Data integration with building-information-modeling tools and cloud services is accelerating across the United Kingdom, thanks to the government's mandate that all public projects use BIM, including handover data for asset management, by 2016.
For Bentley Systems, which counts some 36% of its annual revenue from its customers in the European, Middle East and African markets that use its BIM and advanced collaboration tools, it's a good time to be doing business.
Fresh from its annual "Year in Infrastructure" conference, held at London's Metropole Hotel on Oct. 29-31, the firm is show-casing advances in its products for information modeling, integrated projects and asset management. The firm's tools have been featured on major projects across Europe, such as the U.K.'s Crossrail underground railway project and the parbuckling operation to right the grounded luxury vessel Costa Concordia off the coast of Italy.
Amid a flurry of news releases, the Exton, Pa.-based firm announced a major shift in strategy by offering managed services to customers, including hardware and hosting support as part of service-level agreements. The offering, called Bentley CONNECT Services, puts the company in position to offer clients a platform as a service, in addition to offering customers more options with software as a service.
"We're providing not only the software but the version management, the technical support and everything up to and including dedicated success under a service-level agreement," said Greg Bentley, CEO of Bentley Systems, during a press conference at the London event. "It is the future of the software business." The company has a staff of 500 technical support people dedicated to helping customers provision their IT environments for any one of its software packages. The U.K.'s highways agency, which Bentley notes is the seventh-largest infrastructure owner in the world, is already using the managed services with Bentley's AssetWise product set.
"We're responsible for maintaining the updates to the software, and we think we should take that on," Bentley added.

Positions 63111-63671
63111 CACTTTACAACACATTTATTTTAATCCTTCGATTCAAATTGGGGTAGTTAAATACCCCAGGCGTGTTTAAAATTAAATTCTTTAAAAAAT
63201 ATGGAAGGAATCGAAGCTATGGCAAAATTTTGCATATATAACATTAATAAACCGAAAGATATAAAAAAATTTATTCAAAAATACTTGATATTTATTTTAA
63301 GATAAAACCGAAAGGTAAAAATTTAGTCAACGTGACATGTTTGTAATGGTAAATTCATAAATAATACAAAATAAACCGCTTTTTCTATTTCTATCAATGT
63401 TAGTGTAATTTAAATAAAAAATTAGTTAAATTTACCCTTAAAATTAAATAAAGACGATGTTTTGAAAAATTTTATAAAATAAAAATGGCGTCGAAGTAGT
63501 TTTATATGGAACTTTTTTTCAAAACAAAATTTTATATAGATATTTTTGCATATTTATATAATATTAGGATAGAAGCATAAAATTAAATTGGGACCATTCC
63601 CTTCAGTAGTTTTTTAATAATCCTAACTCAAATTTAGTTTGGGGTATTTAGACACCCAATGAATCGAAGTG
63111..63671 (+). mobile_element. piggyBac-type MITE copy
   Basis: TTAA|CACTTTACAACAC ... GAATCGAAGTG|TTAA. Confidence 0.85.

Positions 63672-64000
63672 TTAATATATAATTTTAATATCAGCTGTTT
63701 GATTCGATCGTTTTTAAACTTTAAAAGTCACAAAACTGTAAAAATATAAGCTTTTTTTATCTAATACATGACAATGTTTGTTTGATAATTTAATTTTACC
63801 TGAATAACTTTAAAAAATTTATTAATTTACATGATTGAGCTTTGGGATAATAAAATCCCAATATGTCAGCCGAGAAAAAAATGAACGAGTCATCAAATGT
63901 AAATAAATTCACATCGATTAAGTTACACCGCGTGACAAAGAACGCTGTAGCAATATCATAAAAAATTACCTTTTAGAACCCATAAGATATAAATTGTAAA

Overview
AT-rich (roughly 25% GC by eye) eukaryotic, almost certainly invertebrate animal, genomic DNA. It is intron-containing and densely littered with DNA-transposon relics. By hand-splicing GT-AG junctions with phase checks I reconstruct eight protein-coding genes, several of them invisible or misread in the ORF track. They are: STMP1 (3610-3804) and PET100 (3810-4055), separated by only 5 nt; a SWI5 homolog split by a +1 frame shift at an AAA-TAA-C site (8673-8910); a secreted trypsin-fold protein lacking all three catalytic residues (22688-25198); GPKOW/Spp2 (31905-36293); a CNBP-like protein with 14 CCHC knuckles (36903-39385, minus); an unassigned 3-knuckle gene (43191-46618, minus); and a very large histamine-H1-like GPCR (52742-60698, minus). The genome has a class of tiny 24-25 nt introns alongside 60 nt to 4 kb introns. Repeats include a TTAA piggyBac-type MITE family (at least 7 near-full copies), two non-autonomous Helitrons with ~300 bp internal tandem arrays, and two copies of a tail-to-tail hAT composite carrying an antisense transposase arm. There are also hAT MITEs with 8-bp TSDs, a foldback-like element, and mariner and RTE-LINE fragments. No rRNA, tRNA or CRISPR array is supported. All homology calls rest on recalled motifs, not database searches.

The managed-services rollout reflects a major trend among software vendors. Many deliver products both as a service and as part of a platform, including hardware and hosting as well as supporting traditional desktop-based offerings.
"It would be a great luxury to remain a software provider that just provides [intellectual property] licenses," Bentley said. "But that time has probably passed. And companies of our scale are prepared to take on what we [call] the management of those services, including that it be the right software and [will meet] the standards of a service-level agreement. It's a significant commitment that we've made."
Mind the Gap
Bentley says the managed-services offering will be fully provisioned in partnership with Microsoft's Windows Azure cloud service. The Azure service has gained positive reviews for its support of hybrid environments that include a mix of cloud and on-premises computing. That service allows project teams to access BIM data in the field and store field data in secure servers behind a customer's firewall. "It's about the ability to extend the capabilities of servers and connecting to them [in the field] through cloud services," added Bhupinder Singh, senior vice president for Bentley.
But as more AEC firms and contractors embrace BIM and mobility tools in the field, research shows the use of BIM models with mobile tools such as tablets is still in its infancy (see related story about information mobility research by McGraw Hill Construction).
Still, industry experts say the trend toward mobility is only going to accelerate. As Greg Bentley put it, more firms are looking at the "B" in BIM to mean "better decisions and better-performing assets" and at the "IM" in BIM to mean "information mobility" as much as "information modeling."